In these verses, Jesus clearly tells us Old Testament laws are not always applicable today. When the Pharisees ask Jesus why Moses commanded a man give his wife a certificate of divorce, Jesus noted that the circumstances in Moses’ day were different. He explained that Moses gave the command because “your hearts were hard”. In Moses’ day, the laws God provided were appropriate for the time. Today, Old Testament moral laws are still applicable but New Testament laws guide our daily lives.

Is it better not to marry at all?

Jesus explains the strict requirements for divorce. Divorce is the result of sin and the sin is compounded when we break the arrangement God expects of us. The disciples assume the requirements are so strict, it is better to not marry at all. In other words, the disciples thought that marriage is not worth it unless the arrangement can be easily and freely broken.

Jesus explained,

“Not everyone can accept this statement, except those to whom it has been given. For there are some eunuchs who were born that way, some who were made eunuchs by others, and some who became eunuchs for the sake of the kingdom of heaven. The one who is able to accept this should accept it.”

In other words, if a person cannot accept the permanence of marriage, it is better that they not marry at all. However, remaining celibate is difficult and as Paul later tells us, “it is better to marry than burn with desire”. Note however, that nothing in the verses claims that remaining unmarried is better than marriage. There is no spiritual advantage of either arrangement.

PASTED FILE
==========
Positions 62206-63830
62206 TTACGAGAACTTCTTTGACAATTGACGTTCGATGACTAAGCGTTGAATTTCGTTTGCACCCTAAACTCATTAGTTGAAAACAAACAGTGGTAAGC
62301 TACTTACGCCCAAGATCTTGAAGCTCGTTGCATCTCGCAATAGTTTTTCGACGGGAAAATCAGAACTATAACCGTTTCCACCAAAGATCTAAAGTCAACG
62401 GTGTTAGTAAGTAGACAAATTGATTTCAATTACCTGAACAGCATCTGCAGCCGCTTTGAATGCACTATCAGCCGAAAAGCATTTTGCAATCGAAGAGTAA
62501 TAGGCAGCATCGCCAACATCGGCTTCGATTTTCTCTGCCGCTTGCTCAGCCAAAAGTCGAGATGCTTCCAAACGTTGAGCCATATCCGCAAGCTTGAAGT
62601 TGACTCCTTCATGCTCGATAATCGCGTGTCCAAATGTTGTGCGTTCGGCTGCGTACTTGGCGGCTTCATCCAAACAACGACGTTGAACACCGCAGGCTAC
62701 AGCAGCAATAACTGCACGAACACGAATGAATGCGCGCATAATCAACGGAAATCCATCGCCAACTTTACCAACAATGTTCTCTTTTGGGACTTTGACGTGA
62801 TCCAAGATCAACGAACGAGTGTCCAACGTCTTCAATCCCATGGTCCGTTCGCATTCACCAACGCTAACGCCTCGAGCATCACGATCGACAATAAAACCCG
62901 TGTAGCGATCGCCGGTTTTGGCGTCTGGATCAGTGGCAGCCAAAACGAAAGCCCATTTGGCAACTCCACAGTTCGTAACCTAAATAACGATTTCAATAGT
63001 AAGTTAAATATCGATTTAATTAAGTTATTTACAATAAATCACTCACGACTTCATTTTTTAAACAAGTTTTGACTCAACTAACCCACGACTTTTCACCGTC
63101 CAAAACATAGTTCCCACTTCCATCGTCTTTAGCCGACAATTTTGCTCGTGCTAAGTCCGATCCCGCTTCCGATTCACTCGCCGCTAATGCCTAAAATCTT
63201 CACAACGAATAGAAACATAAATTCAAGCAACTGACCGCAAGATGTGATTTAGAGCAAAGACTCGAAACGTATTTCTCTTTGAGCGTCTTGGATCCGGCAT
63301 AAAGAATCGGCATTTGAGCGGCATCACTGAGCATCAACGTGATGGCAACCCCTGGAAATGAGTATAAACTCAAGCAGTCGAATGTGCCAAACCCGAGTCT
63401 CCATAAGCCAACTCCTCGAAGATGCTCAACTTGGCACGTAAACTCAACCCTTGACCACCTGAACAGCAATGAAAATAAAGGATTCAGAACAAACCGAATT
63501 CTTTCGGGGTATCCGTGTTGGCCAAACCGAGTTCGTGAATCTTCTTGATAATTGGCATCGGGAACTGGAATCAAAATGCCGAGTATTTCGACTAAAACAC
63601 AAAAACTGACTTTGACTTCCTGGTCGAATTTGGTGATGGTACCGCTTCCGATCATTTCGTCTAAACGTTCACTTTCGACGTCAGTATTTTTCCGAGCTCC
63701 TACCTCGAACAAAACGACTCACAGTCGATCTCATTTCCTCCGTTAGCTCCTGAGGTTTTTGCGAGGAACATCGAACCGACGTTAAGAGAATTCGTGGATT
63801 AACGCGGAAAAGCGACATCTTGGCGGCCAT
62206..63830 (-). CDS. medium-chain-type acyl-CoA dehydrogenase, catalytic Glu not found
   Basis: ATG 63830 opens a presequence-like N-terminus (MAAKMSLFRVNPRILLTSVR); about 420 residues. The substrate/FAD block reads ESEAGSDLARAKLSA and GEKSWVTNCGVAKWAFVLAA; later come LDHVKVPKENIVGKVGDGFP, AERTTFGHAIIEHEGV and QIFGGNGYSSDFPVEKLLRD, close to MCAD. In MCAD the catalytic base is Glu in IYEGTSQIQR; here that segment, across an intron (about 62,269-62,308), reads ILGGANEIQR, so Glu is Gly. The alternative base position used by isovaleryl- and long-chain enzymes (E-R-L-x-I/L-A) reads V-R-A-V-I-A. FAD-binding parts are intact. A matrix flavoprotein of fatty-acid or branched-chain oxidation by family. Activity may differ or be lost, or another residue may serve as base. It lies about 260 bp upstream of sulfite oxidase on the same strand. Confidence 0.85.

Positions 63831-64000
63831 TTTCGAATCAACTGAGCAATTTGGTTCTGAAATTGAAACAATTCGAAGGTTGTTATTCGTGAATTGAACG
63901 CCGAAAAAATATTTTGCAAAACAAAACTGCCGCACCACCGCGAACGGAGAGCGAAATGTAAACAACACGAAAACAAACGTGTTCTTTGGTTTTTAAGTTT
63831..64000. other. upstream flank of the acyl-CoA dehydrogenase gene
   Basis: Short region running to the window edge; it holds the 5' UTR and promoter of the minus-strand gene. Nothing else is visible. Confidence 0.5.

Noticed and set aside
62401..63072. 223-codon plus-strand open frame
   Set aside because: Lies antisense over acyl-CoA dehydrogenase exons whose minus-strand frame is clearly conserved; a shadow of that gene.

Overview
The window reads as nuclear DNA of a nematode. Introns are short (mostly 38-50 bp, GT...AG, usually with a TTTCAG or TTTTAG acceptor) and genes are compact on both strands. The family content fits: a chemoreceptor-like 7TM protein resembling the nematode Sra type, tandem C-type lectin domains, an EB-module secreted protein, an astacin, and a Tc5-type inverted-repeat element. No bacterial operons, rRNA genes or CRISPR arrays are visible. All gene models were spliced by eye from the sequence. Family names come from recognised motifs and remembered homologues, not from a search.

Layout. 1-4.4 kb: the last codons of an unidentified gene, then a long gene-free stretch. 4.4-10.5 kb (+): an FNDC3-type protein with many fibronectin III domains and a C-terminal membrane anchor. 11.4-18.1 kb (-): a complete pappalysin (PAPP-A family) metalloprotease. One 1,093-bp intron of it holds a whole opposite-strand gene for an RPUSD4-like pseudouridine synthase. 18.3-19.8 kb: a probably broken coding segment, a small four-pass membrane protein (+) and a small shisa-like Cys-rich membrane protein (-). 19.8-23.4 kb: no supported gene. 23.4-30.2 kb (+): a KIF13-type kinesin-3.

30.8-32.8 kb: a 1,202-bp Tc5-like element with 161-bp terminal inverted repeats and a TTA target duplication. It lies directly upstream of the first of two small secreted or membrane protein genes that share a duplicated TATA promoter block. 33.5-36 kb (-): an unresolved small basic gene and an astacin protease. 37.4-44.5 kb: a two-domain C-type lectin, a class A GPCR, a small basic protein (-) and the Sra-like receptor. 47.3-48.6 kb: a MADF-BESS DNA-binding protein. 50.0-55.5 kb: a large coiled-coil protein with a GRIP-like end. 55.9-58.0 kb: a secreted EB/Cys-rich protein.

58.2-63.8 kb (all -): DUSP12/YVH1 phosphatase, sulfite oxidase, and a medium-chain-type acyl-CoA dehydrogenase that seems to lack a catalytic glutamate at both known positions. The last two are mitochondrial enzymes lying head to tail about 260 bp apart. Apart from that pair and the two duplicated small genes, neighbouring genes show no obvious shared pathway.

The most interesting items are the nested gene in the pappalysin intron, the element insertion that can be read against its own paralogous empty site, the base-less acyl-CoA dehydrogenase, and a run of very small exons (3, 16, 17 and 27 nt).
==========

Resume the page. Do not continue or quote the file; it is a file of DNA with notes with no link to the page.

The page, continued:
Jesus defense of women in the marital relationship

Jesus says,

“Any man who divorces his wife and marries another woman commits adultery.”

Jesus spoke from a man’s point of view and in context with the times. In ancient Israel, only men were allowed to file for a divorce (although women could go through the court system and be granted a divorce from an abusive man). A man could divorce his wife for almost any reason. Hellelite rules let a man divorce a woman if she burned the bread. A Hillelite rabbi even said divorce was acceptable if the man found someone more beautiful. Jesus saw these rules as violations of God’s plan for man and woman. As Jesus pointed out,

“What God has joined together, let no man separate.”

Clearly divorce laws in ancient Israel violated God’s law.